Today, 23rd July, is the onomastico (name day) of Brother Cassian Maria.
Dear Brother Cassian, today is your first nameday under the patronage of our holy and God–bearing father, Saint John Cassian. So great was Saint Benedict’s esteem for Saint John Cassian that he refers to him twice in the Holy Rule, making him an obligatory reference for all who enroll in the “school of the Lord’s service” (Holy Rule, Prologue). When you came to the monastery, dear son, you had already acquired the friendship of a vast company of saints. Since July 1st last, Saint John Cassian shines with a special radiance among all the saints with whom you have undertaken the monastic journey.
You will want to return again and again to Chapter VII of Saint Cassian’s Conference X, On Prayer. It is for us monks an indispensable source of teaching on how a man can, by the grace of Christ, become a living flame of prayer. I find it consoling that Saint Cassian begins his teaching by sending us directly to the priestly prayer of Jesus in the 17th Chapter of Saint John. Therein lies, not only the pattern of our prayer, but the very cause of it. Jesus prays to His Father that we might pray and, more than pray, become all prayer. Saint Cassian says that this prayer of Jesus cannot possibly be ineffectual.
FOR then will be perfectly fulfilled in our case that prayer of our Saviour in which He prayed for His disciples to the Father saying “that the love wherewith Thou lovedst Me may be in them and they in us;” and again: “that they all may be one as Thou, Father, in Me and I in Thee, that they also may be one in us,”(John 17:26, 21) when that perfect love of God, wherewith “He first loved us” (1 John 4:16) has passed into the feelings of our heart as well, by the fulfilment of this prayer of the Lord which we believe cannot possibly be ineffectual.
Saint Cassian would have us know that the ceaseless prayer, to which all monks aspire, is something that Our Lord Jesus Christ has already asked and obtained for us. It is something that He desires to give us, even before we ask for it. It is an infusion of Trinitarian love, a filial participation in the unity of the Three Divine Persons, the full flowering of the grace of filial adoption. It is this that we see, for example, in the experience of Saint Ignatius of Antioch, who writes: “My love has been crucified, and there is no fire in me desiring to be fed; but there is within me a water that lives and speaks, saying to me inwardly, Come to the Father” (Epistle to the Romans, Chapter 7). Saint Cassian explains further what he means, always referring to the 17th Chapter of Saint John, in which prayer is described as love, and love as the fountainhead of prayer:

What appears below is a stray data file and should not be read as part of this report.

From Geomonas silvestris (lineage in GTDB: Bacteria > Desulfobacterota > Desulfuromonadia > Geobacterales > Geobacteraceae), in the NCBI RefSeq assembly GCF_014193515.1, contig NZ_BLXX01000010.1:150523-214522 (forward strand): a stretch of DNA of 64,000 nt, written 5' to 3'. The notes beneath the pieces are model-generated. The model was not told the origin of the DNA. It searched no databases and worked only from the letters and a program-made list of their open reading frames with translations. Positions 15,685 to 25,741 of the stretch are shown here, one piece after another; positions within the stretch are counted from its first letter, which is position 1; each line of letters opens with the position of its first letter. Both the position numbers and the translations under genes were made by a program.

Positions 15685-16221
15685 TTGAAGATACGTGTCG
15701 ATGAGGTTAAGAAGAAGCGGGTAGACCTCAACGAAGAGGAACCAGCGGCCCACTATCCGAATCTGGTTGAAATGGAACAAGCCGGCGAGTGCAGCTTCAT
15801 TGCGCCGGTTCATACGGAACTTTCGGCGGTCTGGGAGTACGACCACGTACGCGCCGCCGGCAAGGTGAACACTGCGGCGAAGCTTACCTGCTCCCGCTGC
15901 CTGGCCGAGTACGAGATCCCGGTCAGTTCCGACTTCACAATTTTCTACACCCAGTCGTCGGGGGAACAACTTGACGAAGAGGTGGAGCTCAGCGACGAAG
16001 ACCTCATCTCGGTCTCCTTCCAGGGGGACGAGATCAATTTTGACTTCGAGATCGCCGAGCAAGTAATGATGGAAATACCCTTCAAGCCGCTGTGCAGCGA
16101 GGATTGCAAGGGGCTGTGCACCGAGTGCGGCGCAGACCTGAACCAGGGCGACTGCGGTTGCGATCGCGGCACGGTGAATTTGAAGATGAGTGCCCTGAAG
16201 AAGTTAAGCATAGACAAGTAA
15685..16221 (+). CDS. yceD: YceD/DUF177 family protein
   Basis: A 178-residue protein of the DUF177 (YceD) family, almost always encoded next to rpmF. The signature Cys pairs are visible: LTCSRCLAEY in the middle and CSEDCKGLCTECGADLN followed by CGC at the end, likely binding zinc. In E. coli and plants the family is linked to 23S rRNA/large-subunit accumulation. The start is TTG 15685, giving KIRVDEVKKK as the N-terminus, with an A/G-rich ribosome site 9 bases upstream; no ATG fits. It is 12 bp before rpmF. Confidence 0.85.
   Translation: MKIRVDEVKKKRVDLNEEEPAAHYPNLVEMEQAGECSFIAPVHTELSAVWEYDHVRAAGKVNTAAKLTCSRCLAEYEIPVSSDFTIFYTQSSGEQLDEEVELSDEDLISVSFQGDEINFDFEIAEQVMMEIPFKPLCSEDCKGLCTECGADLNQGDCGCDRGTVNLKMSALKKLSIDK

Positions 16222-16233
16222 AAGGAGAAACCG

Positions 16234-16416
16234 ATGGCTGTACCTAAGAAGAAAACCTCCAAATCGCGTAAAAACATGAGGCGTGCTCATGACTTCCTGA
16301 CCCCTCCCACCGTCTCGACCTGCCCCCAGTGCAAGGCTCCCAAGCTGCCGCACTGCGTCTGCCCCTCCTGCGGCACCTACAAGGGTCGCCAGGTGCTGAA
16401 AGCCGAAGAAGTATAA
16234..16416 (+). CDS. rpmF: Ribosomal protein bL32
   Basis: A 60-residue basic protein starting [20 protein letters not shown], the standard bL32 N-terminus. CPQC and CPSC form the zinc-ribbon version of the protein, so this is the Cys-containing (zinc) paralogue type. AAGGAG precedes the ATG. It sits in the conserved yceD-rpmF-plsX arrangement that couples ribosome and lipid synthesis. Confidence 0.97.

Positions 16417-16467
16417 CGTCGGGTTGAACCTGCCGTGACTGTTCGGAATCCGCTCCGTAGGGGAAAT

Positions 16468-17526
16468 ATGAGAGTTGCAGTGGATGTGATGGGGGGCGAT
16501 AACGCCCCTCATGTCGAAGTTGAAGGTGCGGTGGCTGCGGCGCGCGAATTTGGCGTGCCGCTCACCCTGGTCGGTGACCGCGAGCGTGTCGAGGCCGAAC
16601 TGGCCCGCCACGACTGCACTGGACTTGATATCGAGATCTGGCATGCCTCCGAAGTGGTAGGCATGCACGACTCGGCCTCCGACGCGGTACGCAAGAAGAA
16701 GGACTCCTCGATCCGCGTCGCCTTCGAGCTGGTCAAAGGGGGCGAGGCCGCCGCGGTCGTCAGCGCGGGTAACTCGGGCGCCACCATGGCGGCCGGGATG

And this will come to pass when God shall be all our love, and every desire and wish and effort, every thought of ours, and all our life and words and breath, and that unity which already exists between the Father and the Son, and the Son and the Father, has been shed abroad in our hearts and minds, so that as He loves us with a pure and unfeigned and indissoluble love, so we also may be joined to Him by a lasting and inseparable affection, since we are so united to Him that whatever we breathe or think, or speak is God, since, as I say, we attain to that end of which we spoke before, which the same Lord in His prayer hopes may be fulfilled in us: “that they all may be one as we are one, I in them and Thou in Me, that they also may be made perfect in one;” and again: “Father, those whom Thou hast given Me, I will that where I am, they may also be with Me.” (John 17:22-24)
I have often said that we do well, every Thursday, to dedicate some time during our watches of adoration to reading the priestly prayer of Our Lord in the 17th Chapter of Saint John. This practice is something that Saint Cassian would most certainly approve, for he himself is steeped in the incandescent mystery of that same priestly prayer. Therein you will find the answer to all your questions and the fulfillment of all your desires. You have come to the monastery wanting God to be “all your love, and every desire and wish and effort, every thought of yours, and all your life and words and breath”. You have come to the monastery desiring nothing more than to be joined to God by a lasting and inseparable affection, and this is, at once, the labour of prayer and its fruit.
This then ought to be the destination of the solitary, this should be all his aim that it may be vouchsafed to him to possess even in the body an image of future bliss, and that he may begin in this world to have a foretaste of a sort of earnest of that celestial life and glory. This, I say, is the end of all perfection, that the mind purged from all carnal desires may daily be lifted towards spiritual things, until the whole life and all the thoughts of the heart become one continuous prayer.
I would not want any one to think that all of this is somehow reserved to Brother Cassian because of the name he bears; it is the labour, and the love, and the life of every monk: to become one continuous prayer. In entering into the Holy Sacrifice today, we shall be like men in the midst of a consuming fire. That fire is the prayer of Jesus, Priest and Victim, in us, and our prayer in Him. By the intercession of Saint John Cassian may this prayer become ceaseless and, as the saint says, be for us a foretaste of heaven.